John 4:34 relates a startling teaching that comes from the private life and heart of Jesus. The disciples full of worry and consideration take a trip into the Samaritan town of Sychar in order to purchase food for Jesus, but when they return, He refuses the food they offer saying, "my food is to do the will of him who sent me and to accomplish his work." His statement reveals that Jesus was sustained and nourished by the will of God, the context reveals that He was so uplifted and so strengthened by this task and its accomplishment that His physical body could do without food.
An earlier event reveals the same truth. When Jesus was tempted in the wilderness during a 40 day fast, Satan tempts Him in His hunger by telling Him to turn stones into bread, Jesus answers, "It is written, "Man shall not live by bread alone, but by every word that comes from the mouth of God" Matthew 4:4. Jesus quotes Deuteronomy 8:3 which reminds Israel of the manna in the desert when God provided food by the command of His word. Similarly, Jesus lived by the command of God's word and was fed by it. The intersecting relationship between the word and will of God is developed in the Bible as is its ability to nourish the soul and the spirit to the point that the physical body can be neglected.
Job 23:12 inspires us to treasure God's word more than food. In application, to be more faithful in reading it than we are to eat lunch, to be more hungry for it than we are for our physical meals.
Psalm 119:103 reveals the sweetness and the pleasure of consuming God's word in a metaphor that parallels our own delight and pleasure in sweets and our cravings for certain foods.
Jesus than makes a further connection in John 6:48-59, revealing a more dire relationship and a more frightening truth. He says something that frightens and confuses all of His followers except the twelve. All are turned away by the shocking nature of the truth he reveals:
48 I am the bread of life. 49 Your fathers ate the manna in the wilderness, and they died.50 This is the bread that comes down from heaven, so that one may eat of it and not die. 51I am the living breadthat came down from heaven. If anyone eats of this bread, he will live forever. And the bread that I will give for the life of the world is my flesh."
52The Jews then disputed among themselves, saying, "How can this man give us his flesh to eat?" 53So Jesus said to them, "Truly, truly, I say to you, unless you eat the flesh of the Son of Man and drink his blood, you have no life in you. 54Whoever feeds on my flesh and drinks my blood has eternal life, and I will raise him up on the last day.55For my flesh is true food, and my blood is true drink. 56Whoever feeds on my flesh and drinks my blood abides in me, and I in him. 57As the living Father sent me, and I live because of the Father, so whoever feeds on me, he also will live because of me. 58 This is the bread that came down from heaven, not like the bread the fathers ate and died. Whoever feeds on this bread will live forever." 59Jesus said these things in the synagogue, as he taught at Capernaum.Jesus was the word of God made flesh. He was the will of God in full revelation. He was the treasure of God's heart and the delight of His mouth and His soul. The same word that Jesus quotes in Deuteronomy 8:3 is illuminated by Jesus's reference to manna in John 6. The crowd only wants bread. They follow Jesus because he multiplied the loaves and they received food to eat. They are in awe of the physical bread, the manna, that God produced. Then Jesus reveals Himself as the bread they must consume. He is the word and the will that must be eaten. His flesh and His blood become the subject of our spiritual consumption, and we need nothing else, for even from the word of His mouth the food we eat is provided.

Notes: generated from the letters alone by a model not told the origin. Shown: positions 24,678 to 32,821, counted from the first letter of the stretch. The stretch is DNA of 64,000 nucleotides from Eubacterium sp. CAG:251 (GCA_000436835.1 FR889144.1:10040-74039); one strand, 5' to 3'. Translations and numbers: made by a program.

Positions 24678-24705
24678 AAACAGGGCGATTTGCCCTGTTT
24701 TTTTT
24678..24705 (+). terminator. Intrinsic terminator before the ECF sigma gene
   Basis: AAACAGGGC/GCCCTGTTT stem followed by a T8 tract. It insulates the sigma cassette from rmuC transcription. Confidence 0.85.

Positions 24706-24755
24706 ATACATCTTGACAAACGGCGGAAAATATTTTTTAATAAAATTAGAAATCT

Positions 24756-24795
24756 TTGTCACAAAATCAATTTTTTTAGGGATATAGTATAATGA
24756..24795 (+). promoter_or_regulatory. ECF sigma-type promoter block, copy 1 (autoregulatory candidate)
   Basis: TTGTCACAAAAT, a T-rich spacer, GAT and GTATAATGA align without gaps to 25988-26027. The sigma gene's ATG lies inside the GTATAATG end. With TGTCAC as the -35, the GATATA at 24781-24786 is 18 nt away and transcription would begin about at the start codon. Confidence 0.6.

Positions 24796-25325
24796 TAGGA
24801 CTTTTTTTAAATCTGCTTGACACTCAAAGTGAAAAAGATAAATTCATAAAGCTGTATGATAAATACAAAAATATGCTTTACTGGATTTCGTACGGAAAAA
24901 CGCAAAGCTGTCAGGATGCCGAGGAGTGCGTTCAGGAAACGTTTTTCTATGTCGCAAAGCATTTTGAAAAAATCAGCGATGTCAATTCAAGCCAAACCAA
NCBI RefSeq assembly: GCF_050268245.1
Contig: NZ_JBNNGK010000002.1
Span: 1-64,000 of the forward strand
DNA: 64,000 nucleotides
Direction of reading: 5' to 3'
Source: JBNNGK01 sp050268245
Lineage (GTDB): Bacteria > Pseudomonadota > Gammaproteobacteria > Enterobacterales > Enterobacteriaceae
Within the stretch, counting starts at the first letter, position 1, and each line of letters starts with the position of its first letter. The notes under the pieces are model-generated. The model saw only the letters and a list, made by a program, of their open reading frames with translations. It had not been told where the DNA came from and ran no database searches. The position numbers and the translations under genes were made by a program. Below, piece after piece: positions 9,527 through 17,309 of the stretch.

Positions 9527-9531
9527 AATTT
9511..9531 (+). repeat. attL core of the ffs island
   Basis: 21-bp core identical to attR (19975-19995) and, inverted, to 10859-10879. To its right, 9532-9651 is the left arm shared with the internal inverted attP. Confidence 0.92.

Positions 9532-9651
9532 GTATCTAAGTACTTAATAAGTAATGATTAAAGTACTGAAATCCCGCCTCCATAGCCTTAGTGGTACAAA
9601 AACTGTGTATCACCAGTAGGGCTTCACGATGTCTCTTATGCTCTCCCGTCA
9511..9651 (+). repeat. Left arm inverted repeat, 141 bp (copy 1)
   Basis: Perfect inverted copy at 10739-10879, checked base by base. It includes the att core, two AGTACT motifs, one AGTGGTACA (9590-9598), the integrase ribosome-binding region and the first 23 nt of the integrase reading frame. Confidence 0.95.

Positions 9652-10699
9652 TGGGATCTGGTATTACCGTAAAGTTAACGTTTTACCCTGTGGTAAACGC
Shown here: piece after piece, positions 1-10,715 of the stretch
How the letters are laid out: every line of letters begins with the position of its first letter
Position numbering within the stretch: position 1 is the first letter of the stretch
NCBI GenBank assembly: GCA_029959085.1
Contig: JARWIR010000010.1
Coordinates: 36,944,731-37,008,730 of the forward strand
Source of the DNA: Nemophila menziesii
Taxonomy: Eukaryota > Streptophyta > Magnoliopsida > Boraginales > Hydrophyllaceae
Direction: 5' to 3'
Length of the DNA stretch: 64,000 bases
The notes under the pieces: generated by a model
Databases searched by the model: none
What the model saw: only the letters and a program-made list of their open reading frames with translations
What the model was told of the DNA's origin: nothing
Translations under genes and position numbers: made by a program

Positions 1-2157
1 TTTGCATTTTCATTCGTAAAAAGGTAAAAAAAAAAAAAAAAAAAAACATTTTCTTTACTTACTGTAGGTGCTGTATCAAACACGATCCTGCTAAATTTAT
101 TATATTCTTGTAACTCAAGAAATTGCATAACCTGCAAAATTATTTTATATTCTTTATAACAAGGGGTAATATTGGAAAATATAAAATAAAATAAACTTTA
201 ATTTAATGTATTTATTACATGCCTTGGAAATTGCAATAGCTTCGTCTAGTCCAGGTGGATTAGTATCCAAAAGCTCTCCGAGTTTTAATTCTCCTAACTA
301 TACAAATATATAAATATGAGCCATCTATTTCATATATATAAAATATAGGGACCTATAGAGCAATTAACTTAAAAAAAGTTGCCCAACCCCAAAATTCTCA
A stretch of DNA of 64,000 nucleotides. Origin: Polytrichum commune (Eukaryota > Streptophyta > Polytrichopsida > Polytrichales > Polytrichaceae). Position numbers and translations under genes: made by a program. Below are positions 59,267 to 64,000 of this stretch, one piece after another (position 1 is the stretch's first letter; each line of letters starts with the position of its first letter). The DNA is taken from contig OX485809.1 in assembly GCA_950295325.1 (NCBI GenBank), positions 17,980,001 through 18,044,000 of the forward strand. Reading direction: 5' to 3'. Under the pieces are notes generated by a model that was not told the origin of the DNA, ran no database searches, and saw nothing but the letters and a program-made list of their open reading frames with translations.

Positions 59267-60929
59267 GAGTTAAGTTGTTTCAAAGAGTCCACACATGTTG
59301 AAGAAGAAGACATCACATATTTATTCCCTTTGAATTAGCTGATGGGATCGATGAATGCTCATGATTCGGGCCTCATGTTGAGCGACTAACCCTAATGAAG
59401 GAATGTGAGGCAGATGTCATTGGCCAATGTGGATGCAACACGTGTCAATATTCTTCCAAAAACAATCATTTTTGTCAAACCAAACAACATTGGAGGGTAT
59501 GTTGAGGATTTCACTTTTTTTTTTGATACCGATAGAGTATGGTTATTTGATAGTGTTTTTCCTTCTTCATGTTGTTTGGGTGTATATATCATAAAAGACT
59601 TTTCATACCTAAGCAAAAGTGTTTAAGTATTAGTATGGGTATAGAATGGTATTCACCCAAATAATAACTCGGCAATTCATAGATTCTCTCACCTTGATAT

These passages are so rich. Their are depths and mysteries to them I dare not touch in a single blog post, but I am inspired to consume the word of God. These passages relate to relationship, communion, Bible study, prayer, blessing, provision and so much more. I am inflamed to partake of Jesus Christ, to abide in him through consuming His flesh and His blood, His word and His will. Does His word so fascinate us that we can skip a meal or fast for even longer sustained by the Word?
The Bible brings us into communication with God as we are fed by His word and respond to what He says. Prayer brings a more direct level of relationship as we enter into the secret place of petition and adoration, seeking for an intimacy where we feel God's heartbeat and the response of His love for us. This relationship strengthens and sustains. It's more desperately needed and more desirable than our daily meals. Even as Jesus fasted, we can fast on physical food even as we feed on a greater portion of the the Bread of Life. With prayer on our lips and the Bible on our plate our physical bodies gain strength in the absence of physical food but in the presence of the living Word, who is Christ, our portion.